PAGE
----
Sunday, November 13, 2011

Sermon: 1 Corinthians 15: 12-26, 50-58

I believe in the resurrection of the body, and the life everlasting. As we gather on Remembrance Sunday, it’s useful for us to remind ourselves what it is Christians believe about death and the future. Is there life after death? What is it like? Is it all clouds and harps and white robes?

There are some people who try to say that this life is all there is - that there’s nothing after death. There were even some in the church in Corinth who were saying the same thing. They were claiming that there is no resurrection of the dead (12). The apostle Paul, writing to the church, says that it’s nonsense - as he unpacks their logic.

No resurrection means that not even Jesus has been raised. If Jesus has not been raised, if he is still in the tomb at Jerusalem, then ‘our proclamation has been in vain and your faith has been in vain.’ Paul says, in effect, that if Jesus is not alive, then our meeting together as a church is pointless. A dead Jesus means there’s nothing to believe in, no forgiveness of sins, and no hope. So if we continue to cling to our faith despite the facts, then we are to be pitied. We might as well just pack up and go home. That is, if Jesus is still dead.

Verse 21 is the great statement of fact: ‘But in fact Christ has been raised from the dead, the first fruits of those who have died.’ Jesus is indeed alive - and that changes everything. Nothing will be the same. It’s a bit like the one red sock in the washing machine full of white shirts - the resurrection affects and changes everything it comes into contact with.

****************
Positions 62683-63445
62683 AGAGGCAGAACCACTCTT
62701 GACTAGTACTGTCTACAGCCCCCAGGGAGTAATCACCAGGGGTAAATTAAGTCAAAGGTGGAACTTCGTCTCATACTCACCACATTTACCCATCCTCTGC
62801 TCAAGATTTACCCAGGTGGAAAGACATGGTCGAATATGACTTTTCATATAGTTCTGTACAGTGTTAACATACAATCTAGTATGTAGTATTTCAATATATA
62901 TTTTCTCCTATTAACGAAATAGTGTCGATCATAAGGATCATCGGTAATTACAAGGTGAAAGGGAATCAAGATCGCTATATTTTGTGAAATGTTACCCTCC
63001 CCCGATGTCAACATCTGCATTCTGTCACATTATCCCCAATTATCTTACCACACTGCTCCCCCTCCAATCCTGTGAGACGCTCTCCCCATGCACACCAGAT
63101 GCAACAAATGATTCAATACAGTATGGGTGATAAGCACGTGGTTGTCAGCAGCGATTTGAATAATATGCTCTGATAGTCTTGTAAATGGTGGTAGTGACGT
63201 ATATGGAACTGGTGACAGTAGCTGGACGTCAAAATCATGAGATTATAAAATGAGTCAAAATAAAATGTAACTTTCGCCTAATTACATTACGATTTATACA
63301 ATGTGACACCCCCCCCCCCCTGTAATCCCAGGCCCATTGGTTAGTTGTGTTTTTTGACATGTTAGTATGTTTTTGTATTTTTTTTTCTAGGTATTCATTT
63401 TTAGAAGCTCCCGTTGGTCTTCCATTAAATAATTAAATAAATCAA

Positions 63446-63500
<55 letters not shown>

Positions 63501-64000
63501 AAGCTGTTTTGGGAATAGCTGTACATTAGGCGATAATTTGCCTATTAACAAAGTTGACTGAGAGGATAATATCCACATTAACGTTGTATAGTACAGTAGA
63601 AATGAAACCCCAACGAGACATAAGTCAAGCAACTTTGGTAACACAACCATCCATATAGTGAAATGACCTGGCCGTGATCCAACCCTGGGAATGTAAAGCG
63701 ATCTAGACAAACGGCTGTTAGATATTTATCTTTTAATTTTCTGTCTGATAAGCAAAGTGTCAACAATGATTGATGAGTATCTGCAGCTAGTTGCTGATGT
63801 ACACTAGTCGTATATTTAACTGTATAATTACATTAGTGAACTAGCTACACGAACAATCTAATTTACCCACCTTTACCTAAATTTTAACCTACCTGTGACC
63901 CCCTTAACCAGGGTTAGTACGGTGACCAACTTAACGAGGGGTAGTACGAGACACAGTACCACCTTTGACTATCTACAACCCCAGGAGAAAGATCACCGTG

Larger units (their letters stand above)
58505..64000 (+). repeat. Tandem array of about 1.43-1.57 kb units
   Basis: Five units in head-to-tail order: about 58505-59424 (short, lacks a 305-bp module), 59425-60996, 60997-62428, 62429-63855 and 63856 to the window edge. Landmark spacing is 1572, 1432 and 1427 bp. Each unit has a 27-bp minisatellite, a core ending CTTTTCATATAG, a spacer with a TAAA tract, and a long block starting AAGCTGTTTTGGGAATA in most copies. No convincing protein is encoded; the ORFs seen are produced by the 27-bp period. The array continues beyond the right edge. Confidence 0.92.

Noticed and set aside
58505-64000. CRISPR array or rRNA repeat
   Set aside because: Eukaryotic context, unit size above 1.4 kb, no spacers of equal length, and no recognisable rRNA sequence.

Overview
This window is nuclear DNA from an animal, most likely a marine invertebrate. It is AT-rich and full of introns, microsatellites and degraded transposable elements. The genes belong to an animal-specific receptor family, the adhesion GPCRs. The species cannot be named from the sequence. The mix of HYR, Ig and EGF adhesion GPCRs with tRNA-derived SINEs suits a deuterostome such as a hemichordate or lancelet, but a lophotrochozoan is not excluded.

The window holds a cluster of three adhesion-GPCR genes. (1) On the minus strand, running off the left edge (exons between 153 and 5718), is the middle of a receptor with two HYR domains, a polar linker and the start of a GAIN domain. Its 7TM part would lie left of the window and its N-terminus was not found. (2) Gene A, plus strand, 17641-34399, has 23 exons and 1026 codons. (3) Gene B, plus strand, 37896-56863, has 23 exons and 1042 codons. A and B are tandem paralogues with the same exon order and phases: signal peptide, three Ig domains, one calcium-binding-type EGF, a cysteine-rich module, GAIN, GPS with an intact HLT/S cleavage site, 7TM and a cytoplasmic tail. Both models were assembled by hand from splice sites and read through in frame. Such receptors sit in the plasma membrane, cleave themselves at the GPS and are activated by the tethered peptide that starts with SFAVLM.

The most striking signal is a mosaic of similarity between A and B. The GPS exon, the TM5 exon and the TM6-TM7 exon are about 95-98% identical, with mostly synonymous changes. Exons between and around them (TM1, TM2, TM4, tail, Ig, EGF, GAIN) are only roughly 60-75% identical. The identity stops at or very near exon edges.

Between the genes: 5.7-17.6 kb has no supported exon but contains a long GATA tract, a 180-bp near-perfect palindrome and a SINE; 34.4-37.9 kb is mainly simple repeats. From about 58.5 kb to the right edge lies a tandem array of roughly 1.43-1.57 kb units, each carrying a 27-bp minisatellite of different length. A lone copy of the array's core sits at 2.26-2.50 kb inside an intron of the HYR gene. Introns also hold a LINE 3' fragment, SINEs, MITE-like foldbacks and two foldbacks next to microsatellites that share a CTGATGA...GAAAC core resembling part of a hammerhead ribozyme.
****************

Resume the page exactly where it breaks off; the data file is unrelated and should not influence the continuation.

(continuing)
In verse 21 Jesus is described as the first fruits. First fruits was a Jewish harvest festival, where the very first bunch of grapes or sheaf of wheat was brought as an offering to thank God - in anticipation of the rest of the harvest. First fruits signifies all that will follow. And here Jesus is the first fruits - he rises from the dead first, guaranteeing that others will also live.

Verse 22 shows us who will live with Christ. Let’s look at it together: ‘For as all die in Adam, so all will be made alive in Christ.’ In that verse, it’s as if there are two teams, two captains. (I never liked having teams picked at school for football as I was too small and was always picked near the end!). By nature, we are all automatically in Adam’s team. We’re born into his family, and share his problem - we sin (and are sinful), and so will die. That’s because right back in the garden of Eden, Adam disobeyed God and ‘death came through a human being.’ As Romans reminds us, the wages of sin are death. So that’s Adam’s team. The future is bleak.

But the good news is that, while all in Adam will die, ‘so all will be made alive in Christ’ - in Christ, all live. Now those ‘alls’ aren’t the same - it’s not that all everyone will die and all everyone will live - it’s all those who are in Christ, who are on Christ’s team, who are united to Christ, will live. As verse 23 makes clear, ‘those who belong to Christ.’

The question for us to consider is this: whose team are you on? Which of the two heads are you connected to? We’re all naturally in Adam, but are you also in Christ? Are you trusting in Jesus for your future, connected to him? We have this sure hope that those who die trusting in Jesus will be raised to live with him.